Too much tiki-taka, too little of Andres Iniesta sink Spain
The absence of playmaker Andres Iniesta in the starting lineup against Russia was the first indication that the Spanish think-tank was taking the match a little bit for granted
Bengaluru: Think of a creme brulee (or whatever is your favourite dessert). Then imagine eating it non-stop for two hours.
Nauseating, isn’t it? Unwise too.
That’s what happened to Spain, who tiki-taka’ed their way out of the World Cup in a Sunday surfeit of penalties. The 2010 champions booked a plane ride back home instead of a quarter-final berth in the World Cup.
The absence of playmaker Andres Iniesta in the starting lineup was the first indication that the Spanish think-tank was taking the match a little bit for granted. Were they saving the aging legs of the maestro for bigger battles ahead?
As it transpired, Russia proved once again the folly of underestimating the adrenaline rush of patriotic fervour that powers host teams to victory against the odds. David slayed Goliath in Moscow.
The lowest-ranked team among the 32 that qualified for this World Cup, Russia had no illusions about what it had to do against Spain. Burrow deep into the trenches and stop the Spanish attacks.
Strangely, there was no sign of attack from Spain. Instead, the Spanish team was playing a game of tiki-taka in midfield, perhaps hoping to go on a stealth attack after the Russians fell asleep.
The principle behind possession football is that the opponents can’t score if they don’t get the ball. But that becomes absurd if the rival team has neither the skill nor the will to go on the offensive. The whole of Russia was praying for the game to go to a penalty shootout where their captain Igor Akinfeev would have an edge over Spanish goalkeeper David de Gea who had fumbled a straight shot from Cristiano Ronaldo in their World Cup opener.
That plan went awry when veteran Russian defender Sergei Ignashevich turned his back on the ball to wrestle his Spanish counterpart Sergio Ramos to stop him from getting to a cross. The wily Ramos pulled Ignashevich toward himself, and in falling forward the Russian backheeled the ball into his own goal. It was a far cry from the Spanish tiki-taka goals of yore, but it would do.
Russia’s tall, burly forward Artyom Dzyuba had other ideas, heading the ball into an ill-advised upraised arm of Gerard Pique off a corner kick for a penalty. With 140 million Russian hearts beating nervously with his own, Dzyuba slammed in the equaliser minutes before half-time. Ajuba!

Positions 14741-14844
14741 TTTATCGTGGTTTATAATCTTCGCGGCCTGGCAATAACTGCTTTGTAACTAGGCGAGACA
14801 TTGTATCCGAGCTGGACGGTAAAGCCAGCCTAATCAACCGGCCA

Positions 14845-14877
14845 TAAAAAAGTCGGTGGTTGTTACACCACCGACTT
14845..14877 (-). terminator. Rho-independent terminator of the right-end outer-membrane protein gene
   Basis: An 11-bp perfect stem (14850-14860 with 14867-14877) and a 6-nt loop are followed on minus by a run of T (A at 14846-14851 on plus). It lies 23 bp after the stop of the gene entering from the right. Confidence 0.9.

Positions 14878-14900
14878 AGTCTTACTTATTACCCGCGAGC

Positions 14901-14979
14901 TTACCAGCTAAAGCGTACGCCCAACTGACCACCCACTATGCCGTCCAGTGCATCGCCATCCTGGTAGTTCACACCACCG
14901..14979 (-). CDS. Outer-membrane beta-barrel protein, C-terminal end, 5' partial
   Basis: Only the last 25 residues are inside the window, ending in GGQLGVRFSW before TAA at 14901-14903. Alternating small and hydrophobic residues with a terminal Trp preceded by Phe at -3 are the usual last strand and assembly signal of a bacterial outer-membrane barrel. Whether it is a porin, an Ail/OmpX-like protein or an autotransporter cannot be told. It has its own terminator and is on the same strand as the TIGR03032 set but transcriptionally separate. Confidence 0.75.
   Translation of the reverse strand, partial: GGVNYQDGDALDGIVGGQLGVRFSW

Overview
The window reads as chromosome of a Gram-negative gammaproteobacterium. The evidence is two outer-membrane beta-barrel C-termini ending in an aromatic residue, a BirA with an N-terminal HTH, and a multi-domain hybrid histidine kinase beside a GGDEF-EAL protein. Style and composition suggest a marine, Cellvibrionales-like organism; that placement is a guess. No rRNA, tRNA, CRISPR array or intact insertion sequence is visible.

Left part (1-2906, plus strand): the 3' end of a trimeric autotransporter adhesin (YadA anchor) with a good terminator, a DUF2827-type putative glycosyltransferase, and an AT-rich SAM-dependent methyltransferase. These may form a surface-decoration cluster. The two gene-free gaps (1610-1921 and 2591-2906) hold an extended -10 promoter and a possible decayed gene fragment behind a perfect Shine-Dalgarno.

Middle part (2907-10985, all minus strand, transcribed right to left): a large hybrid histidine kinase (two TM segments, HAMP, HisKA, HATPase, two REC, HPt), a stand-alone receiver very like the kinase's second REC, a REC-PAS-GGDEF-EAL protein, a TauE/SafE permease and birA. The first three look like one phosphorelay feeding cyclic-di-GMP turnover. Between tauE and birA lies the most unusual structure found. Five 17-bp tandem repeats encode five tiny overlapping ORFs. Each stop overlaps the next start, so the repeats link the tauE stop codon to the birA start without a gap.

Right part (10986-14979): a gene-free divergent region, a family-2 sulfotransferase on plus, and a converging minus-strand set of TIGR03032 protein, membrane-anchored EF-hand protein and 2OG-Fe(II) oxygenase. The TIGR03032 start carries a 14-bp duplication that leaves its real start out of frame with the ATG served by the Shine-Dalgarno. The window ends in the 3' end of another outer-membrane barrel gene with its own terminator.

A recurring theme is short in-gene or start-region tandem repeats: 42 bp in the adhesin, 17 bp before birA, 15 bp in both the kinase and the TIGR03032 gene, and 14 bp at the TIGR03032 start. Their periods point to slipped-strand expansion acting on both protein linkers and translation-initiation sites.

The break was an opportune time for Spain to rethink their tactics. The tiki-taka in the middle was just consuming time, with the Russians happy to sit back in defence. The few forays forward were running into an iron curtain. Spain needed to go on all-out attack and it could afford to do that against a team that looked far from threatening even in counter-attack.
But there was no sign of Iniesta even after half-time. When he finally came on after the 60th minute, we began to see offensive tiki-taka with darting passes forward. It was too late, however, and this was after all only a shadow of the tiki-taka that won the World Cup in 2010, and the European championships of 2008 and 2012.
There was no Xavi to complement Iniesta. The other veteran of tiki-taka, David Silva, made way for Iniesta to come in. The upcoming Isco has the ball skills but not the short-passing magic that would let Spain waltz into the Russian goal as in the past.
In the event, it turned out to be too little, too late. Spain’s best chance was to come out with Iniesta when everyone had fresh legs at the start, and take the game into the Russian penalty box more frequently without worrying about losing possession. Maybe the five goals that an aging Spanish defence let in at the group stage made them conservative. But that, and an underestimation of Russia, proved fatal.
The Spanish tactics inevitably renew the debate over whether the plot was lost at the very outset when the coach, Julen Lopetegui, was sacked a day before the World Cup. The Spanish football federation boss, Luis Rubiales, decided it was unacceptable that Lopetegui was moving to Real Madrid right after the World Cup (and unbearable that he had been informed of this only minutes before it became public).
Lopetegui’s replacement, Fernando Hierro, one of Spain’s best defenders in his playing days, had been a coach for only a year with second division side Real Oviedo. He had been appointed the sporting director of the federation, which was more of an administrative job. Now, suddenly, he was thrust into the role of national coach. “I came in a suit, I’ll leave in a tracksuit,” he said.
Under the circumstances, it’s not surprising that the former Spanish defender had little clue about how to fashion a tiki-taka attack. He will get time to work that out on the plane to Spain.
Sumit Chakraberty is an author and independent writer based in Bengaluru.
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